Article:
Universities and Business Cooperation Contest Results

Ivan Sterligov, STFR.ru

The results of the second round of the Universities and Business Cooperation Contests have been announced. Deputy Minister of Education and Science Sergey Mazurenko discussed the successes and difficulties related to state support based on Government Resolutions №218 and 21 at a briefing on October 6, 2010.

The government has suggested providing two types of subsidies as a means of state support - one implementing cooperation between universities and business (Resolution 218, with 19 billion rubles), and the other dedicated to creating university-based innovation infrastructure (Resolution 219, with 8 billion rubles). The government has made the decision to allocate this money in a singleinstallment payment, and the Ministry of Education and Science will receive the funding shortly. The contests have already been conducted, and the latest lists of winners can now be found on the program’s website.

Fig. 1. Distribution of winners in the first round of the Universities and Business Cooperation Contest in the priority directions of the Presidential Modernization Board.

In total, 199 applications for participation in the Innovative Infrastructure Contest were submitted; 197 were deemed qualified, of which 56 won. The contest score was therefore 3.5. In terms of geography, applications originated from 35 different regions. Twenty originated from the Central Federal District; 8, from Siberia; and 7, from the Privolzhsky and Northwest Districts. “We are aiming to select applications of the appropriate level,” - the deputy minister said, commenting on the regional distribution of winners.

As we predicted, the winners include 5 federal and 20 national research universities. The winners

Sergey Mazurenko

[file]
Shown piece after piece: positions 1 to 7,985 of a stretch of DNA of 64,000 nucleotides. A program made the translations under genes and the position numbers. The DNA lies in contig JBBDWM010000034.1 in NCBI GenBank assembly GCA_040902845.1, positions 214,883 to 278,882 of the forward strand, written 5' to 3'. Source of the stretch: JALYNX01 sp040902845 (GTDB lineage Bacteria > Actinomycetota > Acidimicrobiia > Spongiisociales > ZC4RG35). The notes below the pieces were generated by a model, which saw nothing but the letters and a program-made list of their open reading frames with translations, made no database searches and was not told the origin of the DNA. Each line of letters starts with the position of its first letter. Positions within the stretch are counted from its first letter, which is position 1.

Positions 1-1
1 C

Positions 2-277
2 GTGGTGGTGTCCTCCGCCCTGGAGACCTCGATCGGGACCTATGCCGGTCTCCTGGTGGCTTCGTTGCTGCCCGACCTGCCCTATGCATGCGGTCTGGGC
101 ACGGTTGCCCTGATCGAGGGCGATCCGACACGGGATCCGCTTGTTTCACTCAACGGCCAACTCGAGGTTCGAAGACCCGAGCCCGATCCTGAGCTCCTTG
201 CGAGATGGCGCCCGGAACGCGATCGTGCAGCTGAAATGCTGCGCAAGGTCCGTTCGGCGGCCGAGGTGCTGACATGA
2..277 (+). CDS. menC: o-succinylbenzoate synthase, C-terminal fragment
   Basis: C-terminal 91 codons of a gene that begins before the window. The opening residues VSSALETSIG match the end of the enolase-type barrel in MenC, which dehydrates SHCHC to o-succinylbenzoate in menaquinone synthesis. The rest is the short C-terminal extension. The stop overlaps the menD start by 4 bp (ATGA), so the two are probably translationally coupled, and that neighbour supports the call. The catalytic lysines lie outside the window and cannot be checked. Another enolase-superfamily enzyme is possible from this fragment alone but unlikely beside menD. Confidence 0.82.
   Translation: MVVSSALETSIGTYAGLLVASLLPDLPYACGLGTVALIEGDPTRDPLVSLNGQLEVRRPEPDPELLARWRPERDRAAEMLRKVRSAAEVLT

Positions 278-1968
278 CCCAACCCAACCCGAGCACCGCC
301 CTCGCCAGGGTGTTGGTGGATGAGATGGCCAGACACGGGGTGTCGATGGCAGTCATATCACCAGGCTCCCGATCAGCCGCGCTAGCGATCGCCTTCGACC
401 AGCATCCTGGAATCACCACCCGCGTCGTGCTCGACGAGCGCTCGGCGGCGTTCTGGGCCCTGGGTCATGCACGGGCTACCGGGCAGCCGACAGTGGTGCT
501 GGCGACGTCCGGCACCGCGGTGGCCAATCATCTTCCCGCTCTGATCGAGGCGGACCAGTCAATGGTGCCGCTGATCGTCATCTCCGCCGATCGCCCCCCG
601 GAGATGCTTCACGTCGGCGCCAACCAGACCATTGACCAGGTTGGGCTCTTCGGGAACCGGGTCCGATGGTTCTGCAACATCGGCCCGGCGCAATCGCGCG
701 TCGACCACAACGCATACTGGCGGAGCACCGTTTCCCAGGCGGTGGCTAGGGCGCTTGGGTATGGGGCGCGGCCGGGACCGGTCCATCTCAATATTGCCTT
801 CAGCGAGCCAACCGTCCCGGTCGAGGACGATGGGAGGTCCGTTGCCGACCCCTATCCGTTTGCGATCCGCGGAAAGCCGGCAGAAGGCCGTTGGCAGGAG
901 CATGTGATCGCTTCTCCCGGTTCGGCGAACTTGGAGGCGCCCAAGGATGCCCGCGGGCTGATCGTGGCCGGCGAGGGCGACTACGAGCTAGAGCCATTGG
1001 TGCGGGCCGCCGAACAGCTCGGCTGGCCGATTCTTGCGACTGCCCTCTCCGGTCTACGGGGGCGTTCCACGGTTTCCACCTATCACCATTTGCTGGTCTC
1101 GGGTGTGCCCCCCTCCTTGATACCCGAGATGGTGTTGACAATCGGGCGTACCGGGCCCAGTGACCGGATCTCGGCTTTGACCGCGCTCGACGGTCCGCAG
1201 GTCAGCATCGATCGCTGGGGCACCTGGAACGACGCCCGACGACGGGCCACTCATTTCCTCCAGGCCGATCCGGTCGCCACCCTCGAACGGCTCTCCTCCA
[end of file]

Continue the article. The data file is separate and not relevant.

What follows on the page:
will receive up to 50 million rubles a year for 3 years. The funds are meant to be used for the creation and development of Centers of Technology Transfer, as well as for the management (administration) of intellectual property, stimulation of innovations, etc.

Resolution 218 was slightly different. Applicants showed greater interest; however, only 553 of the 806 applications received were deemed eligible for the contest. One hundred and twelve applications, received from 107 companies and 76 universities, were successful. Among them are 25 research universities and 6 federal universities.

Based on the conditions of the contest, the funds allocated for research and development at uni-

Computer technologies and programs 22

Medical technologies and Pharmaceutics 7

Energy efficiency and sustainability of Resources 22

Space technologies and TV media 6

nonspecified Direction 5

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Universities leading in cooperation and innovative infrastructure contest

Universities Cooperation program Innovative infrastructure

N.E. Bauman Moscow State Technical University 3 1

Moscow Physico-Technical Institute 3 1

National University of Science and Technology “MISIS” 3 1

B. N. Yeltsin Urals Federal University 3 1